368 A (Women Writers)
American Women. This course will consider the ways in which women writing in the United States imagined themselves as a part of what counts as American life. We will consider how their gender, race, or social status informed their work as writers. In addition, we will explore issues such as citizenship, domesticity, sexuality and power to question the relevance of gender-specific literature. Students will be expected to participate in class discussions, group work, in-class writing assignments as well as take a mid-term and final exam. Texts: Charlotte Perkins Gilman, The Yellow Wallpaper; Harriet Wilson, Our Nig; Anzia Yezierska, The Bread Givers; Kate Chopin, The Awakening; Gwendolyn Brooks, Maud Martha; Maxine Hong Kingston, The Woman Warrior; Toni Morrison, The Bluest Eye; recommended: Hortense Spillers, Comparative American Identities; Valerie Smith, Not Just Race, Not Just Gender; Claudia Tate, Desire and the Protocols of Race; Domestic Allegories of Political Desire; Gillian Brown, Domestic Individualism; Margaret Beetham, Domesticity of Her Own; Lora Romero, Homefronts; Mary Kelley, Private Woman, Public Stage; Glenna Matthews, Just a Housewife; Douglas Anderson, A House Undivided.
370 A (English Language Study)
[Wide-range introduction to the study of written and spoken English. The nature of language; ways of describing language; the use of language study as an approach to English literature and the teaching of English.] Text: Clark, et al., eds., Language: Introductory Reading. (Majors only, Registration Period 1.)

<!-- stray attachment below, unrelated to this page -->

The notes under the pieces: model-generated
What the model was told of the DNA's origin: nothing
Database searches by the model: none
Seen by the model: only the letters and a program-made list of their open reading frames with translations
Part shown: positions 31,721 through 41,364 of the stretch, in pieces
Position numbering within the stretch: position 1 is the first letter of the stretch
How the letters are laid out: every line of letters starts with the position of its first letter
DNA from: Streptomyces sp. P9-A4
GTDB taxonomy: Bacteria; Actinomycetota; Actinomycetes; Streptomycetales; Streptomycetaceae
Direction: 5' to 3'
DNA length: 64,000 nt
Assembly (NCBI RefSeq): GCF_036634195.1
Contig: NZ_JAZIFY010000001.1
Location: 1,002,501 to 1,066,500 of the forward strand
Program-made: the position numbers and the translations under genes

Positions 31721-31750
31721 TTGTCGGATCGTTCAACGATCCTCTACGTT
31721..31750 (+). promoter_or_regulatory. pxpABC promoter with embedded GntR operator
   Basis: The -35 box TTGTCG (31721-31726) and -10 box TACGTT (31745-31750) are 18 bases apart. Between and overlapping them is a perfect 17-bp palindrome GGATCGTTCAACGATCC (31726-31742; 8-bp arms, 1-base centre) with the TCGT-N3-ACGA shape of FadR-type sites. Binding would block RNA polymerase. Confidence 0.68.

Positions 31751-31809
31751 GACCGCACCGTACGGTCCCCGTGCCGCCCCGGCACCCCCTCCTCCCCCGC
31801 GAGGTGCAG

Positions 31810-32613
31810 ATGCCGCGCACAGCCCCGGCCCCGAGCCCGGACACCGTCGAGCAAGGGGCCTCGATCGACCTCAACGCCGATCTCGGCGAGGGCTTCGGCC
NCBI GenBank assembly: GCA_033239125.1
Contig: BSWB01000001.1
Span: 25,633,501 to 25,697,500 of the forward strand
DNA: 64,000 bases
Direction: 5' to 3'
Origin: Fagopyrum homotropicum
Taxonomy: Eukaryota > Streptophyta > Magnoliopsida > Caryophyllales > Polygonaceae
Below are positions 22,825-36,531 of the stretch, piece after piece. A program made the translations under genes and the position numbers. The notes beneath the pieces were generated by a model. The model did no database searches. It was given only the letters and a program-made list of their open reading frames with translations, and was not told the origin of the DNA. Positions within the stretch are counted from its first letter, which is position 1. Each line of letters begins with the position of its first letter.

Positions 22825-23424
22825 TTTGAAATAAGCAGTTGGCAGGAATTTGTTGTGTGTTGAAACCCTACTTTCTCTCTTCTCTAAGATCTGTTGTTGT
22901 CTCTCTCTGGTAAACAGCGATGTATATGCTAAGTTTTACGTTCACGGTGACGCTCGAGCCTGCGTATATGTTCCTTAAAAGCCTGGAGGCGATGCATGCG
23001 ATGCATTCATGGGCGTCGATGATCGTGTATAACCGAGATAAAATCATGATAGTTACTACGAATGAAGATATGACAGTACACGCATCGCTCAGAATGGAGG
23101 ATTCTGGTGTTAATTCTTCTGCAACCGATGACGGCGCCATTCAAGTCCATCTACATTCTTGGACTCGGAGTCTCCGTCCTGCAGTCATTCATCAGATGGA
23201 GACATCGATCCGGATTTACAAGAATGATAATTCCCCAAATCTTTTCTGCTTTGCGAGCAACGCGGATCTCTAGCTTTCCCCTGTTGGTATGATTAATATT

373 A (History of the English Language)
This course gives an overview of the history of the English language with a focus on how cultures have interacted over time to create an innovative language. We will explore the linguistic form, purpose, and preservation of ancient texts, and consider how change in the English language continues today as world Englishes influence the future forms and uses of the language. (Prerequisite: ENGL 370 or equivalent) Texts: Graddol, Leith, & Swann, English: History, Diversity, and Change; Bryson, Made in America; optional: McCrum, Cran, MacNeil, The Story of English; Bryson, Made in America.
374 A (The Language of Literature)
We will look at various aspects of language structure and use as they enter into our making of meaning with texts. The texts will be principally those of fiction, poetry, and drama, mostly contemporary, but we will feel free to analyze "non-literary" pieces as they prove interesting. The basis of the grade will be two 4-5 page papers, a mid-term, and a final (four papers, really). Texts: Ron Carter & Paul Simpson, eds., Language, Discourse, and Literature; Paul Simpson, Language Through Literature; John Haynes, Style; Nigel Fabb, Linguistics and Literature.
381 A (Advanced Expository Writing)
You will write in this course as members or observers of self-chosen rhetorical fields, cultural or social groups (and their discursive practices) which you will examine for the ways their dramas unfold, stories get told, controversies raised and resolved. Such groups can be found across a wide range of environments: work-related one for instance, disciplinary, or professional. With the assumption that the writing generated by rhetorical fields is argumentative (implicitly or explicitly), we will concentrate as a class on examining assumptions in some of the typical kinds of writing you find in your respective fields (some of your fields may overlap with those of others, some not). Your own five papers will be based on your rhetorical engagement with aspects of your chosen field; one of the five will analyze a document type you find there. Woven through your writing of these papers will be talk in class about and work with stylistic choices and their rhetorical function. There will be peer review groups, some incidental writing, and expectation of two or more drafts of most papers. No texts.